“In the past three years, there have been three major potential disruptions to HR technology in Europe. The first one was the Scottish referendum, the second was the threat of Greece exiting Euro and the third one is Brexit,” said Otter.
The most interesting case, said Otter, was the threat of Greece leaving the Euro and adopting its own currency.
SAP had to work out how to re-develop payroll systems operating in Euros, with technology capable of paying salaries in a new currency, in a matter of weeks.
With Brexit, its too early to say what the consequences might be. Otter said SAP discussed the matter with regulators worldwide, and would be ready to adapt its services to meet the legal changes that would follow Britain leaving the European Union (EU).
“At the moment, it’s pure speculation what the impact of Brexit would mean,” he said.
How SAP is using HR technology to improve diversity
SAP is redeveloping its HR technology in a drive to help businesses improve the diversity of their workforce.
The company has made it a strategic priority to use its technology to help companies ensure that they do not discriminate against male, female or employees from ethnic minorities.
“We are going through every single product and asking how it helps with diversity,” said Otter.
Part of the mission is for SAP itself to recruit more women and ethnic minorities into its own workforce, in an industry that has historically been dominated by white middle-aged men.
The company is using machine learning software to analyse job descriptions for phrases which may deter women or diverse ethnic groups for applying for jobs in the technology industry.
“If 70% of people apply for jobs are men, you are never going to have a diverse workforce,” said Otter.
The same technology can also be used to detect unconscious bias in the way managers perform annual performance reviews.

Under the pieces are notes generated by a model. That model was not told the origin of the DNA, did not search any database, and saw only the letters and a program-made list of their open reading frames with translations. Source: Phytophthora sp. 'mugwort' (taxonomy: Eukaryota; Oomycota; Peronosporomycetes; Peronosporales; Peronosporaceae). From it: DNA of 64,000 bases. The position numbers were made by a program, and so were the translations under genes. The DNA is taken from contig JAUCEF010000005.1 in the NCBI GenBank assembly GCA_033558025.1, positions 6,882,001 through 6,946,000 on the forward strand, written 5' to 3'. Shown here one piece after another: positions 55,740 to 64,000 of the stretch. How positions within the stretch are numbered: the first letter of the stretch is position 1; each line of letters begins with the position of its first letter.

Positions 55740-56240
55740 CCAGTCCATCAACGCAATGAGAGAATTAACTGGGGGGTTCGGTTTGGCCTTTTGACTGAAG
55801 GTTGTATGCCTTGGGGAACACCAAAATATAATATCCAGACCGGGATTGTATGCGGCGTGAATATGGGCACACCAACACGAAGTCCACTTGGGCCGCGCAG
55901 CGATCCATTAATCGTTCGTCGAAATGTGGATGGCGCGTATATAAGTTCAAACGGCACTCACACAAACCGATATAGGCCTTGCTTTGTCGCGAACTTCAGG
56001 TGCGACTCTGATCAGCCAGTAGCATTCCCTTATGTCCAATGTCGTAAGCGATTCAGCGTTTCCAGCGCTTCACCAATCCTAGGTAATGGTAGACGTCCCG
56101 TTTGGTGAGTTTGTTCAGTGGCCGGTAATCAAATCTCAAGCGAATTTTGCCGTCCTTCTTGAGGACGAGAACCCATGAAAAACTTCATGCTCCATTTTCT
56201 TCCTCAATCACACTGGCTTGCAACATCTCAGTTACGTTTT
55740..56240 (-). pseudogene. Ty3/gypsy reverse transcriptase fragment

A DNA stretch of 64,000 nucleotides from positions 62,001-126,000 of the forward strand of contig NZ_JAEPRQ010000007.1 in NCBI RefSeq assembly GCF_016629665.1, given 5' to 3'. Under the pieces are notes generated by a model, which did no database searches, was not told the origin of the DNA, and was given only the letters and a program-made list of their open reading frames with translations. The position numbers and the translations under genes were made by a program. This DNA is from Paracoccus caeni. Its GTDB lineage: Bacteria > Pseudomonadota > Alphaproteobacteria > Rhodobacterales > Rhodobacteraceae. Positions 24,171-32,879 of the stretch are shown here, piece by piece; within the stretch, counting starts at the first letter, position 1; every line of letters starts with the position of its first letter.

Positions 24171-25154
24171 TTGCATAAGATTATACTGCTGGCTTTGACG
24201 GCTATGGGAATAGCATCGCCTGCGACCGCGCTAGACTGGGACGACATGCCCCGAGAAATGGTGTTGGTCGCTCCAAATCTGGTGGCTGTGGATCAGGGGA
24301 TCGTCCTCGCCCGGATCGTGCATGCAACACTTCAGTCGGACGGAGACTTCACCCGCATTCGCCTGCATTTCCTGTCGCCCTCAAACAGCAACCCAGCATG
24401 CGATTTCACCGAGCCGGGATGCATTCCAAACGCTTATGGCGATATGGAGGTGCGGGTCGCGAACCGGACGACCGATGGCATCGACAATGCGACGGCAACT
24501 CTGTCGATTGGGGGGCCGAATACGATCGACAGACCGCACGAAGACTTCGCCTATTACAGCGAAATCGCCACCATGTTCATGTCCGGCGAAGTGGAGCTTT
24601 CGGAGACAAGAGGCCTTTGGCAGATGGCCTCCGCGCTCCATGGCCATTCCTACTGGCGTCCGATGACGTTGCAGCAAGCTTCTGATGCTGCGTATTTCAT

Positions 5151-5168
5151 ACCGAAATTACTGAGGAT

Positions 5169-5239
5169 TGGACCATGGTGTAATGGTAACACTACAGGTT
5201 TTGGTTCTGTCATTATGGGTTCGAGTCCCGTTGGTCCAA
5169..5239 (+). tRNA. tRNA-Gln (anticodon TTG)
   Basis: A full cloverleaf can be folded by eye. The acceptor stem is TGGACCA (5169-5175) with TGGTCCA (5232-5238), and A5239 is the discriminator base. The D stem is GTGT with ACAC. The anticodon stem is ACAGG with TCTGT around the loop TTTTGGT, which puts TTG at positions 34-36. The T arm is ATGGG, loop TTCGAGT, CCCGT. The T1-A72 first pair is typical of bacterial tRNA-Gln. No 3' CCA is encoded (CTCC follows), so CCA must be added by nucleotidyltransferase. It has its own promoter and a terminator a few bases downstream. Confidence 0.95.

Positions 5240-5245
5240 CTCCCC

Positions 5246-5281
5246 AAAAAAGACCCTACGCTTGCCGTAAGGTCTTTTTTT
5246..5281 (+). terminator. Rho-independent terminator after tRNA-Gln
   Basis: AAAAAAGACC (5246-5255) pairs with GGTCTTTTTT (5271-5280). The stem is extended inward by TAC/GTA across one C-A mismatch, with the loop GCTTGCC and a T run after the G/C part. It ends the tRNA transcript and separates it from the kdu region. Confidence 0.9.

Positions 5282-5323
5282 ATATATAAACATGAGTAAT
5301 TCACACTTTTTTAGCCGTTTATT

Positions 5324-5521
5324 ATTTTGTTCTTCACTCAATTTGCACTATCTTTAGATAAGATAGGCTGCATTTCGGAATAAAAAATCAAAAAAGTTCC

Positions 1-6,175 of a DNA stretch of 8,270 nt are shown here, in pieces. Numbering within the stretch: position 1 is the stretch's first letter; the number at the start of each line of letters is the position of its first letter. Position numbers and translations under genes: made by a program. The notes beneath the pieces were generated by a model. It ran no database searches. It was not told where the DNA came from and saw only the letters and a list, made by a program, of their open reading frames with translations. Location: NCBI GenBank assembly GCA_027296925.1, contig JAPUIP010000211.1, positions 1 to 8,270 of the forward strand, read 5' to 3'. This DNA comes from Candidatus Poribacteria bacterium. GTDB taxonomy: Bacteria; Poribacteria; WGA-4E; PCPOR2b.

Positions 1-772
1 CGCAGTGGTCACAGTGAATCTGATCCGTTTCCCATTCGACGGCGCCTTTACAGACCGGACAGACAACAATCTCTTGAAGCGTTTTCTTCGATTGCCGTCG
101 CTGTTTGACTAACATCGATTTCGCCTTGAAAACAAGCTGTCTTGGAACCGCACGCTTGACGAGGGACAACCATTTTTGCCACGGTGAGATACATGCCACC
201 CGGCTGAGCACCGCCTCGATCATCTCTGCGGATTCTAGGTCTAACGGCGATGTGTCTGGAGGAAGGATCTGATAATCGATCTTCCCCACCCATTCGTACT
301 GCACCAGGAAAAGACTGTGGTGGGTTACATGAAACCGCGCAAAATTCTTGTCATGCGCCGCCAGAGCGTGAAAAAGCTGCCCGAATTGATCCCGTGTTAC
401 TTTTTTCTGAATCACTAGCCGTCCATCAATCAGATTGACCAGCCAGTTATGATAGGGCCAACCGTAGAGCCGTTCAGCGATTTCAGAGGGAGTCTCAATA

“Men write differently about male colleagues than female colleagues and women write differently about male colleagues. We have the ability to detect that bias and interact with it before it happens,” said Otter.
The software is capable of detecting patterns in employee absences which may indicate that some groups are being treated differently to others.
For example, if a women has been receiving consistently high scoring performance reviews until she goes on maternity leave, and then finds she receives low performance reviews afterwards, that is a clear appraisal issue, said Otter.
Otter points out that many of the most influential people in IT were women, but they have been “airbrushed out of history”.
Women, for example, were responsible for writing the software the drove the moon landings, were responsible for the development of the car industry, and for writing the first computer programmes.
“We want to make an industry that is inviting to women and minorities and celebrates entrepreneurs and innovators,” said Otter. “We need to admit the problem and fix it ourselves in the software industry.”
The company is working with an advisory board of 12 businesses to help it tackle diversity. “I want it to be an industry our wives and daughters work in it,” said Otter.